In the case of Platinum, there’s been no discussion I’m aware of, as to whether Scott Rosenberg, Platinum’s Chairman, is looking to cash out and move on. It is, however, obvious from the filing that Platinum has been burning through money quickly and needs a cash influx to continue operating as normal, never mind expanding their business channels.
From page 20:
“NET LOSS BEFORE INCOME TAXES– As a result of the factors described above, we reported a net loss before income taxes of $1,757,869 for the six months ended June 30, 2006 compared to a loss of $1,484,673 for the six months ended June 30, 2007, an improvement of $273,196.”
That’s right, they burned through almost $1.5 million dollars in the first half of 2007 and it was over a quarter of million dollars better than the first half of 2006. And where, you might ask, is the revenue coming from? Thank the SEC, for there are some numbers in filing.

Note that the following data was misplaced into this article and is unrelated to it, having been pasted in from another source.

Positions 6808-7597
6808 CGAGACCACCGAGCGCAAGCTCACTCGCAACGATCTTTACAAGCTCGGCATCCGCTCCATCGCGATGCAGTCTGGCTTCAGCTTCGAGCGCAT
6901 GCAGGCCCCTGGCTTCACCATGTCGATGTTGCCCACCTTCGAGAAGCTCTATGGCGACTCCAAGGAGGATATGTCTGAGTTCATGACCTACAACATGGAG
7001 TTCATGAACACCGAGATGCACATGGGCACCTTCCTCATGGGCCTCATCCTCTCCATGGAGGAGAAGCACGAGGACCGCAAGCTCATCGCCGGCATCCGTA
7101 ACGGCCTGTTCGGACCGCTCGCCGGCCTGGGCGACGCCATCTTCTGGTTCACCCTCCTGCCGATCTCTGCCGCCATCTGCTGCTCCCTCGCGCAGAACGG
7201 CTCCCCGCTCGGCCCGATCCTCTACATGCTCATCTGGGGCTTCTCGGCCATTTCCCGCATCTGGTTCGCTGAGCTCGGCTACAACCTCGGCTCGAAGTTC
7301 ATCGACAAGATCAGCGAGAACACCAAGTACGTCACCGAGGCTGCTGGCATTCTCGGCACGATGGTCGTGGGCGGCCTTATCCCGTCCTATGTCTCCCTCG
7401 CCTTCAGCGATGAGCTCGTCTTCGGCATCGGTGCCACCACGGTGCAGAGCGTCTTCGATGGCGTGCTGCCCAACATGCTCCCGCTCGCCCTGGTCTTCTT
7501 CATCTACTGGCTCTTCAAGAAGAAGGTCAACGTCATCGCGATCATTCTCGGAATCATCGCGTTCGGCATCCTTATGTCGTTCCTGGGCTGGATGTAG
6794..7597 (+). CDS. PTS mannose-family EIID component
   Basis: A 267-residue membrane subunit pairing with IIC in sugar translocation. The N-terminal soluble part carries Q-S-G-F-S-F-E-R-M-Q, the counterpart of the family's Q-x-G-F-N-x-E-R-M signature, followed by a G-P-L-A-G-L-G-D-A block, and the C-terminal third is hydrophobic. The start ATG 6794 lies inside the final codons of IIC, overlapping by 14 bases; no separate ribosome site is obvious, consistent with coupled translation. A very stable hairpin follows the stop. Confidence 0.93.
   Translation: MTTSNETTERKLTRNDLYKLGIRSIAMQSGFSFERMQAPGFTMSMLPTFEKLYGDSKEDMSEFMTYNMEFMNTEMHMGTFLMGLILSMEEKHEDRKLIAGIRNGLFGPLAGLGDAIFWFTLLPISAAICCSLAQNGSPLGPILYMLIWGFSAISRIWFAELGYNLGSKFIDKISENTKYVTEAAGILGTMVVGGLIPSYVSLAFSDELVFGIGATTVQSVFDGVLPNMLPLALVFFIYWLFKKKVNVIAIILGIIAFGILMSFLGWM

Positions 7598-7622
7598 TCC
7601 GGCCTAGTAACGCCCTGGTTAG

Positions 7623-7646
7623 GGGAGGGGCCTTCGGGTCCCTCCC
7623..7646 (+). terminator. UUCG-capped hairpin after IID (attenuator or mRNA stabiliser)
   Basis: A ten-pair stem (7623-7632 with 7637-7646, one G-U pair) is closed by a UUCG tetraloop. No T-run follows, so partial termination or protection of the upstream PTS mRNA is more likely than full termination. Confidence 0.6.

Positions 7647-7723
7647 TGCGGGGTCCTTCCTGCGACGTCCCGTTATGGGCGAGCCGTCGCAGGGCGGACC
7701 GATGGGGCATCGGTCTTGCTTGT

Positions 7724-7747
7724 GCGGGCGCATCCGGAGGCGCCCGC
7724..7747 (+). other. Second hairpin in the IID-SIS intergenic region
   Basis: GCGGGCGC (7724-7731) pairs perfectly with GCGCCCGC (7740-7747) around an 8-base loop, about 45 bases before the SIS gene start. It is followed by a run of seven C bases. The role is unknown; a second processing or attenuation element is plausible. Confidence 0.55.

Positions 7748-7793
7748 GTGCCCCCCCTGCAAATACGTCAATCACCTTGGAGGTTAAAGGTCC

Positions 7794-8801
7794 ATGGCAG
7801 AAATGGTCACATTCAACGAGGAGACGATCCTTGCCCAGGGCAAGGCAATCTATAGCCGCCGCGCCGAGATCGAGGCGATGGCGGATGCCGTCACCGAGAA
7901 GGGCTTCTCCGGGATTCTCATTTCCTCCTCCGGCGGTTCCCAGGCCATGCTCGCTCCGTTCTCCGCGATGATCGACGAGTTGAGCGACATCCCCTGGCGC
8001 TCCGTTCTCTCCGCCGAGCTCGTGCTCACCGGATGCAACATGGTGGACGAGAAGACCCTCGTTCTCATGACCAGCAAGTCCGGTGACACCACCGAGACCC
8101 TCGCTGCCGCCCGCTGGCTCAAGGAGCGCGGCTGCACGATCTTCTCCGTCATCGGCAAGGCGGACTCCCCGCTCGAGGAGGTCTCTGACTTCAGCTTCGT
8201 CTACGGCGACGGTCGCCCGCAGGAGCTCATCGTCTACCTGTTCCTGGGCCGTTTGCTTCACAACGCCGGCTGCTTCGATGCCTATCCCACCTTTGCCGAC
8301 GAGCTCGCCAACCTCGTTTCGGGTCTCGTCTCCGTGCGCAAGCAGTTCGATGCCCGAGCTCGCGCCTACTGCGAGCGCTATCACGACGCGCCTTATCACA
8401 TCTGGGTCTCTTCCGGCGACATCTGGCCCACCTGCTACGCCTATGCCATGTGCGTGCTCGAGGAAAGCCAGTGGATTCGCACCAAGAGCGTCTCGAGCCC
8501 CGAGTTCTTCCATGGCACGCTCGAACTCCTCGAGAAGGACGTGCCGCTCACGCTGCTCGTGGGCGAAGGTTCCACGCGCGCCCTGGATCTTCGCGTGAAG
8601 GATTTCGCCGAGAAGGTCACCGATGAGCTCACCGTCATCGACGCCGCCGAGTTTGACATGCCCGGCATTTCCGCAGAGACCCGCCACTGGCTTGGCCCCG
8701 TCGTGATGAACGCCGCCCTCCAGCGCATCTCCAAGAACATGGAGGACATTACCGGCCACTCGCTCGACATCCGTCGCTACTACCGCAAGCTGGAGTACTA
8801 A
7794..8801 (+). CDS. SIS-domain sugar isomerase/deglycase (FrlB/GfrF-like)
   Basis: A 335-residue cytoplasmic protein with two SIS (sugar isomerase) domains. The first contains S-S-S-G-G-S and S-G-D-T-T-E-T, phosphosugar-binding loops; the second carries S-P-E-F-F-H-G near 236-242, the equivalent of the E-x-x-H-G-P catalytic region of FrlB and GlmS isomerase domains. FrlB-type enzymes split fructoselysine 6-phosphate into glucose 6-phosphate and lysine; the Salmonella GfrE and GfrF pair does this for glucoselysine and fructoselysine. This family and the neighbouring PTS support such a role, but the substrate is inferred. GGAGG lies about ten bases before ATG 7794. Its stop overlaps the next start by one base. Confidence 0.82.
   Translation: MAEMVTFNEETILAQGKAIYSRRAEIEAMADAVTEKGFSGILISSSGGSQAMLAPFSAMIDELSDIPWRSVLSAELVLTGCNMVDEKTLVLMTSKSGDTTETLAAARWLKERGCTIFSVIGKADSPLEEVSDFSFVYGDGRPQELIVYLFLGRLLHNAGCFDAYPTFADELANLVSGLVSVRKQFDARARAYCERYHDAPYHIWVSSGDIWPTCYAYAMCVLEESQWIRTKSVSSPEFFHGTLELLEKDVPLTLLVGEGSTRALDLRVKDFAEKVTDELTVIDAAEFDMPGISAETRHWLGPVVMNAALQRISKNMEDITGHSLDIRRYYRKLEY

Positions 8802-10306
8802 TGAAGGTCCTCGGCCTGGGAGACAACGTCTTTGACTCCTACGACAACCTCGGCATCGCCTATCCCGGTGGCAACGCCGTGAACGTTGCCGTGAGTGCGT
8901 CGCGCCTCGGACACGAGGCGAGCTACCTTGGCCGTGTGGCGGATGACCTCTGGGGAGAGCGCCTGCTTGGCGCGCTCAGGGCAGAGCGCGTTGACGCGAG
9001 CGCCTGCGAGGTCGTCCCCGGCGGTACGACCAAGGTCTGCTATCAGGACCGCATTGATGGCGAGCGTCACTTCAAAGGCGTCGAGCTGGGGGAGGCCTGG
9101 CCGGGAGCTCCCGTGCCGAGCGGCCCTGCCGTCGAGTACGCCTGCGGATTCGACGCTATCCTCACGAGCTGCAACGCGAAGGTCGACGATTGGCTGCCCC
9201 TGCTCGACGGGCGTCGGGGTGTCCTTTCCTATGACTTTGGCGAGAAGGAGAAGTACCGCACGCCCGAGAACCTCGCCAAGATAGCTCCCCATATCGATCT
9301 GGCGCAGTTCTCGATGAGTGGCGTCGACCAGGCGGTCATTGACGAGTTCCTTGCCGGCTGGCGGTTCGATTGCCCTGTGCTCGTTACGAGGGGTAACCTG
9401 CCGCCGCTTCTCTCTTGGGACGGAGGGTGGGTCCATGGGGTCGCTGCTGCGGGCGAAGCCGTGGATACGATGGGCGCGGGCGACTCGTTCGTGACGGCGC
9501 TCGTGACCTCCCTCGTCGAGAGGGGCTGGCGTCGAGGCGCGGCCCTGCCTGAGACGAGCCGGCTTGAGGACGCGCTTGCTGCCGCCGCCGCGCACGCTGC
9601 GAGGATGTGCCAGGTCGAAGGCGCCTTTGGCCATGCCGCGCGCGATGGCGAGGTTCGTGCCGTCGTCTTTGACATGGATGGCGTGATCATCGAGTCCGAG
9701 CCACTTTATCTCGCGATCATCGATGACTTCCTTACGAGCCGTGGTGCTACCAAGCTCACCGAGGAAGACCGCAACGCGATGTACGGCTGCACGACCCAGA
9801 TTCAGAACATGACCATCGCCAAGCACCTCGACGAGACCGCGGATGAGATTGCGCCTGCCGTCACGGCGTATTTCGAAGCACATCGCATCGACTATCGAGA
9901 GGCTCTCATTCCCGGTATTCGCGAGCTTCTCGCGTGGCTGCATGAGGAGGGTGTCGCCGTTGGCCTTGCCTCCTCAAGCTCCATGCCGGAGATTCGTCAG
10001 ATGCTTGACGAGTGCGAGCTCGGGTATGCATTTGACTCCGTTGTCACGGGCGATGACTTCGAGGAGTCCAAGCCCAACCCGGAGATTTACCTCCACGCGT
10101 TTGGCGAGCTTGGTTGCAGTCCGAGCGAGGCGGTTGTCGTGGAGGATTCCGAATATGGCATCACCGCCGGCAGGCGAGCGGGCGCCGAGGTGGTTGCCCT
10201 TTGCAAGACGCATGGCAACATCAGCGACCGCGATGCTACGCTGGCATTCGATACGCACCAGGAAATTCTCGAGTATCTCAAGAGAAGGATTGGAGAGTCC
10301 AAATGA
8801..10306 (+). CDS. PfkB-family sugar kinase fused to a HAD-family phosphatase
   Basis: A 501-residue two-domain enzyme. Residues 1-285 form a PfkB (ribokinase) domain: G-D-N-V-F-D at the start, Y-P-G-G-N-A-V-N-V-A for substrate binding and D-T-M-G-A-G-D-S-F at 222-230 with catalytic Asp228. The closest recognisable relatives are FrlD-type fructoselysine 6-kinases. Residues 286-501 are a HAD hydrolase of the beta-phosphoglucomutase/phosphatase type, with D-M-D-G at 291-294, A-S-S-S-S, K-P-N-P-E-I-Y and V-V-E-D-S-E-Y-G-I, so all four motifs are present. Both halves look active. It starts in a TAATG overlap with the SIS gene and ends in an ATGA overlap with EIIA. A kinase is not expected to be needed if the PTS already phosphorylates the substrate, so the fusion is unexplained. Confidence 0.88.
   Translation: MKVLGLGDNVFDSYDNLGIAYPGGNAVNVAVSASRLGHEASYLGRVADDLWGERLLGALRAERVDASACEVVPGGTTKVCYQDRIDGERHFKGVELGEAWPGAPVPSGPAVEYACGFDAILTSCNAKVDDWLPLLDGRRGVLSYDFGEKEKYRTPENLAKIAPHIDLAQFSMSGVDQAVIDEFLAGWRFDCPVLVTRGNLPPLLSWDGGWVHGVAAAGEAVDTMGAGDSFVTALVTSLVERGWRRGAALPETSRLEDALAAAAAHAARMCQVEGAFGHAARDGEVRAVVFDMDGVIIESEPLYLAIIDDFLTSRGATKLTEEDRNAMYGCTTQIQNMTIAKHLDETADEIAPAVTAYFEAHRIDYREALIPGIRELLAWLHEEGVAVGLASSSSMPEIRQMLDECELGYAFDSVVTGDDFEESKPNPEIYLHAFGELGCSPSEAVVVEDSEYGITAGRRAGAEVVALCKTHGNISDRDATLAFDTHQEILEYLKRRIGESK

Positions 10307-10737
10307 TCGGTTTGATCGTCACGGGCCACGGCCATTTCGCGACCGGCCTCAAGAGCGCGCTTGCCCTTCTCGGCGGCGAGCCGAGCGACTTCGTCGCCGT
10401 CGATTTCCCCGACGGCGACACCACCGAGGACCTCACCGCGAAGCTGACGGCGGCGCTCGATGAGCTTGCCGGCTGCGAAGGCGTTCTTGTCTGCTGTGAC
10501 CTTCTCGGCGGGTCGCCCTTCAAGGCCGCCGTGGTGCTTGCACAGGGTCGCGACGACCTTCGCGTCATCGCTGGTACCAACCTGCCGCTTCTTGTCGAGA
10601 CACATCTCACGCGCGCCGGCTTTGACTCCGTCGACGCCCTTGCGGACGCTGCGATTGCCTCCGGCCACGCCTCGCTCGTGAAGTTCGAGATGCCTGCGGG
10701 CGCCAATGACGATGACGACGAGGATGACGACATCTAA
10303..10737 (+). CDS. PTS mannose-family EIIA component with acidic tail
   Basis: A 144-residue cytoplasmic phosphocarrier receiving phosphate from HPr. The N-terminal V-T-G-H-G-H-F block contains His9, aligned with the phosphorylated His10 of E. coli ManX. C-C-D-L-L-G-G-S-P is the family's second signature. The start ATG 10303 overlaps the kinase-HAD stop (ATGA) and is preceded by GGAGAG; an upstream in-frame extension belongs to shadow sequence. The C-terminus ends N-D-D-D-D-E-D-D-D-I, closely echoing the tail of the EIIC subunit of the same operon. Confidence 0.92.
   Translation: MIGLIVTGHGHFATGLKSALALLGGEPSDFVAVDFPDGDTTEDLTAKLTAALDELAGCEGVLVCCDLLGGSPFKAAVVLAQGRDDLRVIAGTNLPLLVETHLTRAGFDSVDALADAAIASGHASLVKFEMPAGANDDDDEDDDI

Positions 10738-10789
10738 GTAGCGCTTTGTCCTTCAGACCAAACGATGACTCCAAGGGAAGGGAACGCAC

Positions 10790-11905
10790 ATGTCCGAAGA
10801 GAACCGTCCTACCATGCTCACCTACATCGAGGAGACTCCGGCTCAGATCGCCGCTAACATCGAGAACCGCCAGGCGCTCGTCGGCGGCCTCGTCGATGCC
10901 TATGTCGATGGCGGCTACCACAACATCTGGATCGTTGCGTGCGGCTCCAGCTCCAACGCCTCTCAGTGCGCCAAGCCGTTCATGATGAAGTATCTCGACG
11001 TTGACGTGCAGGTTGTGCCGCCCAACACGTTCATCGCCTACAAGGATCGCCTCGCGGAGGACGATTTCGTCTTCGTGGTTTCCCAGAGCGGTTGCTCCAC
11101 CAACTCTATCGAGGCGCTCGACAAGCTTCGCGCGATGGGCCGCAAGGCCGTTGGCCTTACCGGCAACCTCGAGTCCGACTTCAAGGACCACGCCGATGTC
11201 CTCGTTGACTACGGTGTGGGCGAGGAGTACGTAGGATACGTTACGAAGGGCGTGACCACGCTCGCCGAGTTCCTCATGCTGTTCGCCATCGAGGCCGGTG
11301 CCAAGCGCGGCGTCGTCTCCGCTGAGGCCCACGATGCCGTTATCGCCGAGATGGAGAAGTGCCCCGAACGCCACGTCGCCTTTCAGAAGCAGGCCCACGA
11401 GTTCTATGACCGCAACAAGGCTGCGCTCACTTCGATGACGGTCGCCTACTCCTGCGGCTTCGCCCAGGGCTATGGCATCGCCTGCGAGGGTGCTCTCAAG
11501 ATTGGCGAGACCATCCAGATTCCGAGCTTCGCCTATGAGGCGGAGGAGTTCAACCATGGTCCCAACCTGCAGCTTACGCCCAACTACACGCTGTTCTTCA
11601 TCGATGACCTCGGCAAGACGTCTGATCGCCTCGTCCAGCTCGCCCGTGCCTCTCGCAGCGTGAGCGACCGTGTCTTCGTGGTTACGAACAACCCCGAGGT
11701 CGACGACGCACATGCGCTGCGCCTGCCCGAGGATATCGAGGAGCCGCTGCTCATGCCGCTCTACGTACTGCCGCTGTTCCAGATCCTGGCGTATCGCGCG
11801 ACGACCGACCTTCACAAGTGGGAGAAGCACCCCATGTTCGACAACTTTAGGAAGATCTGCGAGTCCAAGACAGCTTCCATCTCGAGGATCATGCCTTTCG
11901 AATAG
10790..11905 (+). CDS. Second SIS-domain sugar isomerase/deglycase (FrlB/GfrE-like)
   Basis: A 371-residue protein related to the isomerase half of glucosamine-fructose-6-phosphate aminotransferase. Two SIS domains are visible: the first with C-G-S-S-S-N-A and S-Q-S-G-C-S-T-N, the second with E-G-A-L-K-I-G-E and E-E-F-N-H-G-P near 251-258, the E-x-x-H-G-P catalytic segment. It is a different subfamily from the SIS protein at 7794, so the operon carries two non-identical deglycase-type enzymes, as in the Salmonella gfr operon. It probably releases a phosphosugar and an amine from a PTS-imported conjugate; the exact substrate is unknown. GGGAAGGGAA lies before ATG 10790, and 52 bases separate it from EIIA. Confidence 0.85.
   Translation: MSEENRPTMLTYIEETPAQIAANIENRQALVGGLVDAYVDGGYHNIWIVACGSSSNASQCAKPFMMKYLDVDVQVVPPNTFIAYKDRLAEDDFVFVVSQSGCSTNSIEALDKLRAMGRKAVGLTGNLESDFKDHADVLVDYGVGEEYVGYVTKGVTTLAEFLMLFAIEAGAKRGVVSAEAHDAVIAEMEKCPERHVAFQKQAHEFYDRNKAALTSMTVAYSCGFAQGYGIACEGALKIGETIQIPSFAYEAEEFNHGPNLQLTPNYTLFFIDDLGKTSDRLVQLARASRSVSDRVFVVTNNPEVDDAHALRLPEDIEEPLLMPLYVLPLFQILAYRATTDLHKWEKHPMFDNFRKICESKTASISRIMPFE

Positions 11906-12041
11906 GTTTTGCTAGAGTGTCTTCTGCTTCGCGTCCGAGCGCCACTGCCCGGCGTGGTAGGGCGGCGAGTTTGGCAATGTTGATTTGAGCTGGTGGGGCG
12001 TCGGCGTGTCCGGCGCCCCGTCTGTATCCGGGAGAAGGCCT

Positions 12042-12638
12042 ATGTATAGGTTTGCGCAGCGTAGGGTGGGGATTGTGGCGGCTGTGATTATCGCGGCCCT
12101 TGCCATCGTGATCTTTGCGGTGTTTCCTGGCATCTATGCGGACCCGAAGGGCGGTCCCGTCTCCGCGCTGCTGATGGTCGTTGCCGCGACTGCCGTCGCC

Also from page 20:
“Total Revenue increased by $1,646,300 from $30,500 for the six months ended June 30, 2006 to $1,676,800 for the six months ended June 30, 2007. This increase is primarily due to a $1,000,000 option fee and a $450,000 first-look agreement realized in the first six months of 2007.”
Option fees and first-look agreements are things that are a little hard to project. You aren’t necessarily going to have one every fiscal quarter. If you take out that $1,450,000 of option and first-look fees, you’re left with only $226,800 in revenue. Mind you, that’s a huge increase from the $30,500 in the first half of 2006, but it also is indicative of how volatile a market entertainment can be, especially in film.